They deliver a great exhaust note, but are not exactly eye candy, thanks to the requirements of Euro 3. The European noise police rules require the fat silencers, which inevitably prompt a likely speech bubble ‘Does my ass look big in this?’ Expect many Morini customers to sign up for the optional Termignoni carbon cans which will be available in the extensive Morini aftermarket catalogue being launched at the Milan Show in November.
The 1200 Corsaro’s meaty, muscular might makes power wheelies almost embarrassingly easy to pull just by winding on the throttle in the bottom three gears. Top-gear roll-on is excellent too, with an extra dose of engine acceleration from 6000 rpm onwards. The Morini big twin rivals the Benelli TNT 1130 as the ultimate Latin musclebike par excellence. In practice the Moto Morini feels exactly like a Honda, Suzuki or Ducati 90-degree V-twin in terms of vibration, or lack of it.
It’s also pretty fast yet composed at high speeds for a naked roadster. I saw 7800 rpm in sixth gear, or around 230 kph, with near-total stability.
The legendary Connection which GP riders dream of is present in abundance here. You can feel with your right hand exactly how much power is reaching the tarmac, via the rear Pirelli Diablo. You soon learn to appreciate how much confidence the well-sorted, balanced-feeling chassis with its 51/49 weight distribution gives you. Even the stiff suspension didn’t make the Corsaro skip or jump around unduly on rougher surfaces.
Can’t think of many better bikes for the ultimate Sunday morning ride into the Alps or Peak District or San Gabriel Mountains, especially once they fit the production exhaust system. Conventional rather than radial Brembo four-pot calipers grip the 320mm front discs. The factory follows the Massimo Tamburini school of thought that a non-radial setup is better for everyday street use than a radial one, especially on a naked bike.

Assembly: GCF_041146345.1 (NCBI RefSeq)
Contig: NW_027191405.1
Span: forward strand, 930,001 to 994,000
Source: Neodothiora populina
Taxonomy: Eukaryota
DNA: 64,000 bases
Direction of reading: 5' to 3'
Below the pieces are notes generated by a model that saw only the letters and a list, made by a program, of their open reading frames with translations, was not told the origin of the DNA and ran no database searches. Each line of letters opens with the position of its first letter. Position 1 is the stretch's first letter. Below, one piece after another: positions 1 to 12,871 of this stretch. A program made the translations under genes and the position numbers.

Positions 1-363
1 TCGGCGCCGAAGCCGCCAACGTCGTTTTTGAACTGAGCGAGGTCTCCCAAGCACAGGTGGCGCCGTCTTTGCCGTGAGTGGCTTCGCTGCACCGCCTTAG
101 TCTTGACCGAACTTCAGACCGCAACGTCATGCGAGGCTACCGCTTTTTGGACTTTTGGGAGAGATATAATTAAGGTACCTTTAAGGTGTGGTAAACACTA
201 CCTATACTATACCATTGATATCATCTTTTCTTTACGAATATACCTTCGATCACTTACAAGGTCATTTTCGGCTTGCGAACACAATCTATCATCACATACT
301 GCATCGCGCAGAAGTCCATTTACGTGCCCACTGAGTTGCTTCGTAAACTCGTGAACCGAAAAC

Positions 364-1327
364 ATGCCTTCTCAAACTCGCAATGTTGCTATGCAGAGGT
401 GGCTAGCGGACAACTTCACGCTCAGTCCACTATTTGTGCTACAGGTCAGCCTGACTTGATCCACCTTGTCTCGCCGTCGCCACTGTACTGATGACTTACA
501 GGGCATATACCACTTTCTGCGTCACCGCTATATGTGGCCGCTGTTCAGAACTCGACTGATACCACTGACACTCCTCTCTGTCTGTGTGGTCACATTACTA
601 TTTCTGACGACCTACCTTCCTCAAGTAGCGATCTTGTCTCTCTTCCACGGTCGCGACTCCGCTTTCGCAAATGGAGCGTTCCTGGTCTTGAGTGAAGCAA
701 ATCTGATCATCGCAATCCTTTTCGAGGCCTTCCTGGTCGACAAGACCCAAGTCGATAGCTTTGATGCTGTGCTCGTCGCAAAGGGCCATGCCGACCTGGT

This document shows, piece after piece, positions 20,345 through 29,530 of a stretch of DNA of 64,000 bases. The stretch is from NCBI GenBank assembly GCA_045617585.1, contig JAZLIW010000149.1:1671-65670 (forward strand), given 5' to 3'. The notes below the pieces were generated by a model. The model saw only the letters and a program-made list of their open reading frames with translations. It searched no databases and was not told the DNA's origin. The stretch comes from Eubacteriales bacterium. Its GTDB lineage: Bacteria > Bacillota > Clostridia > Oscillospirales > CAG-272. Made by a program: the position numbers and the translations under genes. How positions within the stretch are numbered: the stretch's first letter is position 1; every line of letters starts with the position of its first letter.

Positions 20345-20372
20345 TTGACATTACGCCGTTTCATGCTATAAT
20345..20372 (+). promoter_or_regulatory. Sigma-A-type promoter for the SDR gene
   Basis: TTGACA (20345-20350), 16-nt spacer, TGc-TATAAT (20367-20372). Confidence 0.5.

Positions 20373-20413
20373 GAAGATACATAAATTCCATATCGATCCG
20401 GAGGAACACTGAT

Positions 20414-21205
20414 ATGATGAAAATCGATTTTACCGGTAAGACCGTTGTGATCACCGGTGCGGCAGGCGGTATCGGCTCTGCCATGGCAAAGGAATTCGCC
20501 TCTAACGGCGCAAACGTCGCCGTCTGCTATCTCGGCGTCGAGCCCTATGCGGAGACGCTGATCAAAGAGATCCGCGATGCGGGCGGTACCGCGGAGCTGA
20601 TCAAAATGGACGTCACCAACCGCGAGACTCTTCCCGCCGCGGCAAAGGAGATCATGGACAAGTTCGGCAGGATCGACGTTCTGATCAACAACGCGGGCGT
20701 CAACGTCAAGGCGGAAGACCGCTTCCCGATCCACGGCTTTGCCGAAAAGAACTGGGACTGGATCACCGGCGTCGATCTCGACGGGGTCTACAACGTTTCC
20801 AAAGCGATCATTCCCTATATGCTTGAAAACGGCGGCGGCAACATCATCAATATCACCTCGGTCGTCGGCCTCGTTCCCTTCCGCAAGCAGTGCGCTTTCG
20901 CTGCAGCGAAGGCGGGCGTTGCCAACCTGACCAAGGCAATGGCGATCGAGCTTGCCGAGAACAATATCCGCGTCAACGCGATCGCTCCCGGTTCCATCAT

There’s excellent bite from the Morini’s brake package, especially when you use the slipper clutch to help access the meaty engine braking delivered by those big-bore cylinders and the 11.8: 1 compression.
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I can’t avoid restating this, my initial impressions after riding the prototype Moto Morini musclebike seven months ago, have now been reaffirmed after riding the production version. This is as a potent new contender in the flourishing Naked sports market which is up 33 per cent in Europe over the past year. This is thanks to sales not only of the middleweight J-bikes which underpin the sector, but also bigger-engined models like the Yamaha MT-01, Aprilia Tuono, Benelli TnT, Triumph Speed Triple 1050, and of course the grandaddy of them all, the Ducati Monster in all its various guises.
Though Ducati’s new product development boss Claudio Domenicali claims that We don’t see Moto Morini as representing any serious competition to us, I beg to differ after riding the 1200 Corsaro in customer-ready guise. For this shows every sign of being a bike which will give Ducati even more of a headache in coming years than has the MV Agusta F4. The Monster range is the American owned company’s cash cow, which props up some other less successful products.
The MV remains the bike the iconic 916-to-998 Ducati model should have evolved into, but couldn’t or didn’t. Now here’s Moto Morini with a Monster competitor delivering increased performance, a more refined mechanical package, and at lower cost. Just wait, after riding the 1200 Corsaro, you’ll have to pinch yourself to be convinced this isn’t the more modern looking, re-engineered Evo version of the Monster that Ducati really should have built any time in the past five years.
Maybe now they’ll have to.
Photos by Kyoichi Nakamura
Moto Morini 1200 Corsaro Specifications
Engine Moto Marini – Bialbero CorsaCorta
Configuration 87degree liquid cooled V-twin
Bore stroke 107 x 66mm
Power 140bhp @ 8500; 123Nm @ 6500
Injection Magneti Marelli